In other areas there are major gaps. And there are also gaps in the tools and capacities available to the UN. This is one of the findings contained in the recently-released report of the Secretary-General on the reform of the UN Development System. I encourage all Member States to take heed of this finding and to support the Secretary-General in his pursuit of a more effective UN to deliver the goals of the 2030 Agenda.


To illustrate some of the current gaps, I will touch on just three items where a more capable UN in the area of partnerships, could reap significant dividends for SDG implementation.


The first is the area of financing – both public and private.


Public finance is the bedrock upon which the achievement of all 17 SDGs will be built. For developing countries, collaboration between donors, philanthropists, global tax authorities, researchers and development banks is crucial if we are to deliver services like social protection, health care, quality education and rural infrastructure. These are the services that will eradicate poverty, address gender inequality, and live up to our mantra of leaving no one behind.


It was encouraging to see that development assistance from OECD countries increased to highs of around 142 billion dollars in 2016, but it is also clear that we have yet to see the range of ambitious partnerships required to complete the unfinished business of the MDGs and generate the human capital that will drive productive economies. The UN played a key role in this space in the MDG era and I encourage you to reflect on how we recreate such momentum again in the SDG era.


Private finance, whether domestic or international, is also critical. It fuels the growth upon which shared prosperity can be built.


After convening a number of expert gatherings at the UN on this subject during the 71st session, it is evident that a series of interventions are required to maximize the potential of private finance in realizing the SDGs.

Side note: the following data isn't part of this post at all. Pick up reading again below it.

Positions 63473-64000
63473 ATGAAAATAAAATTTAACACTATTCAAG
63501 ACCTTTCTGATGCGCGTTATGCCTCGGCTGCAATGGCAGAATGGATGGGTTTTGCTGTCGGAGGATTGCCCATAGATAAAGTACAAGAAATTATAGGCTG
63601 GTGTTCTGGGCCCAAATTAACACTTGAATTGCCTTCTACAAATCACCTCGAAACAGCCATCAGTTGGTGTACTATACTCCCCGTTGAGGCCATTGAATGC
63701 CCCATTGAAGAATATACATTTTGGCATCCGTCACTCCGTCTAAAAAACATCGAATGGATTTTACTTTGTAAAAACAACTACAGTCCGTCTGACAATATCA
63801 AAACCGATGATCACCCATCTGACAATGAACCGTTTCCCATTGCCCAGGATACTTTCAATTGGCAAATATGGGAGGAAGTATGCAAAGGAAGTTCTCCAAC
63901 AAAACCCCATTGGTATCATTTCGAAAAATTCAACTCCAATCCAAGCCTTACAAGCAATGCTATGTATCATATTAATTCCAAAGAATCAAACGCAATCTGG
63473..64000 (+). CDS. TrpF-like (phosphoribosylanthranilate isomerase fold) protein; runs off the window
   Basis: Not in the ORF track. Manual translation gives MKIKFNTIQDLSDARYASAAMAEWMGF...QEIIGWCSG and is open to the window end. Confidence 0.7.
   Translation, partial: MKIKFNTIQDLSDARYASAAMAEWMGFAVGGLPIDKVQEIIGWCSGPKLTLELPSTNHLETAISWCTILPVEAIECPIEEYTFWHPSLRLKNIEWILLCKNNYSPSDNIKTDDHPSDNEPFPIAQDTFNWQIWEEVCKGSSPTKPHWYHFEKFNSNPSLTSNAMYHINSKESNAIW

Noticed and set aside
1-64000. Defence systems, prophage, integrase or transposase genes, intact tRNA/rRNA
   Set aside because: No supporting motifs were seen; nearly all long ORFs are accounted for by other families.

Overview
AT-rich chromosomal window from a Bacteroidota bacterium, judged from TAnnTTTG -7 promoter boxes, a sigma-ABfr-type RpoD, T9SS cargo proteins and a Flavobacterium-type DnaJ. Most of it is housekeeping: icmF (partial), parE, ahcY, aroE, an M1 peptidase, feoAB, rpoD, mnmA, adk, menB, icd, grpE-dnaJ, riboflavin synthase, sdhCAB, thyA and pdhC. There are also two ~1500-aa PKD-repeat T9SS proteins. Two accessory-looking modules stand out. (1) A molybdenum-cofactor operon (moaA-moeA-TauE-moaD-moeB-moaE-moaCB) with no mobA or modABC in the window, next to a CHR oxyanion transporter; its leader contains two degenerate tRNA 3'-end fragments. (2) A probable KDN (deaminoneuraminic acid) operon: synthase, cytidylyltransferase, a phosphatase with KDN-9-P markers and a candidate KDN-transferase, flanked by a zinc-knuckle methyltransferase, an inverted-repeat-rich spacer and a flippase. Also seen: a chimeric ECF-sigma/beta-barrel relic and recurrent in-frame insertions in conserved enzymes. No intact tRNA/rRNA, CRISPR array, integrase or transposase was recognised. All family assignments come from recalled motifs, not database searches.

These include: the creation of innovative risk-sharing initiatives; the alignment of environmental, social and governance reporting guidelines; the development of a solid pipeline of projects; and engagement with credit rating agencies so that they are fully abreast with the latest information relating to developing countries.


These steps will only be advanced through cross-sector collaboration, and the UN, with its unique convening power, has a critical role to play.


The second item where further collaborative action is needed is technology and innovation.


The challenges we face in reaching the most vulnerable, in reducing green-house gases, in spreading knowledge or in supporting better governance, will only become surmountable when technology and innovation are deployed at the scale required to fully support SDG implementation.


The potential connectivity of over 7 billion people, for example, will create never-seen-before opportunities to tap into the collective wisdom of the world. Significant intervention in areas like artificial intelligence and robotics also holds great potential for the SDGs.

To ensure these changes lead to SDG solutions, we need the key people at the table. Again, this is an area where a coherent UN with dynamic partnership capabilities, connecting the local to the global, could greatly enhance our Agenda 2030 prospects.

The last area I would like to highlight is that of global awareness. The 2030 Agenda is a new social contract for the world. As such, global consciousness must be raised to its contents, to its transformative message and to what I see as a set of individual rights and responsibilities that emerge from it.


The benefits are manifold. Active, engaged and responsible citizenry will bring unique solutions to the table. They can alter consumption patterns, and they can keep us all accountable to the promises made in September 2015.  But first, they must have SDG awareness.


With strong initiatives from Project Everyone, SDG Action Campaign, and others, we are off to a good start. But it is obvious that more is needed to ensure everyone knows about the SDGs. The SDGs must go viral and be central to the considerations of young people, activists and businesses everywhere. Importantly, it is the logic of the SDG’s that they must understand.


Excellencies, Ladies and Gentlemen,


As I said at the outset, bringing about the transformative changes set out in the 2030 Agenda is within our communal abilities and capacities.


But effective collaboration and partnerships between governments, private sector, civil society, local authorities, schools, universities and our communities, has to be at the heart of our efforts if we are to succeed. It is well within our grasp for us to ensure the UN can fulfil it’s potential in this area.


Let us therefore leave the HLPF this week committed all around to collaboration, openness, responsibility, innovation and determination to move forward in partnership.


I thank you for your attention.